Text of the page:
After the War
With the increased enrollment in the postwar years, renovated houses, old theaters, and the spaces above storefronts on State Street became classrooms and lecture halls. The demand for physical therapy gave impetus to our own fledgling program, now one of our established curricular strengths.
Now Leonard Job cast his eyes up South Hill and saw land -- wide space for playing fields and physical education facilities. In 1949 he laid out the present South Hill playing fields, returning each day to supervise the bulldozers. By that time Freeman, Yavits, and Hill were already household names in Ithaca sports talk.
Frugal by nature, President Leonard Job refused to pay the $15,000 in surveyor's and engineer's fees on the Dworsky-Campbell homestead. Instead he purchased a used surveyor's transit for $100 and gave himself a crash course in surveying. Ithacans coming and going on Danby Road would see President Job, morning and afternoon, out on South Hill laying out the athletic fields.
Meanwhile, Ithaca was producing musicians, music teachers, physical education teachers, physical therapists, and actors. In 1948 an army-surplus Quonset was set down at Court and Cayuga Streets and fitted out with a slightly-less-than-mighty 10-watt transmitter. Ithaca College radio was on the air. By 1958 the new television and radio facilities on Buffalo Street were in operation. Ithaca College television offered everything from game and talk shows to college classes and tax advice -- on cable. The whole town was watching.
With a Little Help from Our Friends
In March 1958 College trustee Roland "Red" Fowler agreed to head "a local committee in Ithaca" to raise funds for the College's expansion. Fowler's group of 100 local "friends" committed to a $100 annual gift to the College and to recruiting other friends. By October Fowler had $6,000 in hand for library books and much-needed scientific equipment.
It wasn't until 1960, after more makeshift downtown classrooms and a temporary expansion into the old hospital site on Quarry Street, that Howard Dillingham, our fourth president, broke ground on South Hill for the first building on the new campus -- the Campus Center, known then as Egbert Union. Dillingham had been quick to recognize that the federal government was anxious to fund higher education in the wake of the Soviets' launching of the Sputnik satellite. So Ithaca College in its modern incarnation was born -- "the miracle on South Hill," as a regional newspaper described it.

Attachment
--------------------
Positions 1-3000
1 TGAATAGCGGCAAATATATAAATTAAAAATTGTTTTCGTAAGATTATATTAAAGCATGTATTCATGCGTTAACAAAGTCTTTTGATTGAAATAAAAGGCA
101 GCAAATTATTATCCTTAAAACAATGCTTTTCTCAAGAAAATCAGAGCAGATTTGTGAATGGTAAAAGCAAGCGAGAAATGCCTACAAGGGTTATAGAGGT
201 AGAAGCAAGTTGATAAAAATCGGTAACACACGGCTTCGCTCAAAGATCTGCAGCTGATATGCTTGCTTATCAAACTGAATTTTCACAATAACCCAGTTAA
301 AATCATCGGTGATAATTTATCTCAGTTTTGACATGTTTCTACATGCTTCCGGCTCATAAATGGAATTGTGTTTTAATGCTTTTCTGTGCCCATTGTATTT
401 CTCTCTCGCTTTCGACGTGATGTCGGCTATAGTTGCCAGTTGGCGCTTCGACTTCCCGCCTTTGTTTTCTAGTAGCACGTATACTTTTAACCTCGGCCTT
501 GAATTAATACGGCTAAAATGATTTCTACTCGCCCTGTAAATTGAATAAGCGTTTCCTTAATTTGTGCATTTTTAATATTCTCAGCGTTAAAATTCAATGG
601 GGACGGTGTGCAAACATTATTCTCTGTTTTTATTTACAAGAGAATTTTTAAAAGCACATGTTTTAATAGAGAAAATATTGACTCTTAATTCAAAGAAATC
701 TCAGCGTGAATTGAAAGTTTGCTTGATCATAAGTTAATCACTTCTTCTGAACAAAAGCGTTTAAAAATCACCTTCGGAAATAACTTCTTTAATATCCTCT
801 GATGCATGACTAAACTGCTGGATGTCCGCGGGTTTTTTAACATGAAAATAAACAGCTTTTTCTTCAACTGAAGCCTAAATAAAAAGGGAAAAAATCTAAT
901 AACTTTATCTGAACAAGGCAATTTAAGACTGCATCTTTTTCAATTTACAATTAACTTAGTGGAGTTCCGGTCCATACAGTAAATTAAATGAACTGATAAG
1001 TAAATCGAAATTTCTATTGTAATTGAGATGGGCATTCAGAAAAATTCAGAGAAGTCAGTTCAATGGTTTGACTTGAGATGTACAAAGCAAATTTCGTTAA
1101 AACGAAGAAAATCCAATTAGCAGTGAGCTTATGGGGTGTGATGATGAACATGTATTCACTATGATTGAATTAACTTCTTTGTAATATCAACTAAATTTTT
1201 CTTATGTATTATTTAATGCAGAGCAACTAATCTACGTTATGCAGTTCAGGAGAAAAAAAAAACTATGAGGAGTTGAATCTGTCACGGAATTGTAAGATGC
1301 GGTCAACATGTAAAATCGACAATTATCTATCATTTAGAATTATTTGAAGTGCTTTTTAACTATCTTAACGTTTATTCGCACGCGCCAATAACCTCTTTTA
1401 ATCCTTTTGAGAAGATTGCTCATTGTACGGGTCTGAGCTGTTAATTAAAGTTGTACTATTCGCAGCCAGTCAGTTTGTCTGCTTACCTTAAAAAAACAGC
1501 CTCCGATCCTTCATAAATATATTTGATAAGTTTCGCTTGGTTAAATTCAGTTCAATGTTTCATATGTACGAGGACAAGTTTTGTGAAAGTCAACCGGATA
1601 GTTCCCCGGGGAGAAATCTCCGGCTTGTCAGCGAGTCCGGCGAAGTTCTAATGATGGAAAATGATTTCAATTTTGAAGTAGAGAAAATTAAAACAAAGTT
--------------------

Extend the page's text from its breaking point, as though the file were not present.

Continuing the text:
The miracle almost sputtered again: We had erected a union building and a few dormitories, but you're not a college if you don't have a classroom. And the U.S. government decided we weren't quite a college. The money stopped. Luckily, once more the community of Ithaca stepped forward. In 1961 the Friends of Ithaca College raised $250,000 for our first classroom building, named Friends Hall in honor of their generosity and perfect timing.
The View from South Hill
We were nearly ready to leave the old Boardman House, our home for 50 years, behind us for good. When the first classes convened on South Hill in 1961, they met in lounges in Egbert Union, in basement trunk rooms of dormitories -- anywhere there was space.
There were virtually three campuses in the early 1960s. Classes were still being held in rented spaces downtown and in the Quarry Street buildings. Students were ferried from one site to another by buses running on frantic but somehow efficient schedules, up and down the hills. Only in 1968 did the College's final academic department move to South Hill -- the radio and television department took up its new quarters in the just-completed Dillingham Center. By then the campus was distinctive, with fountains and towers.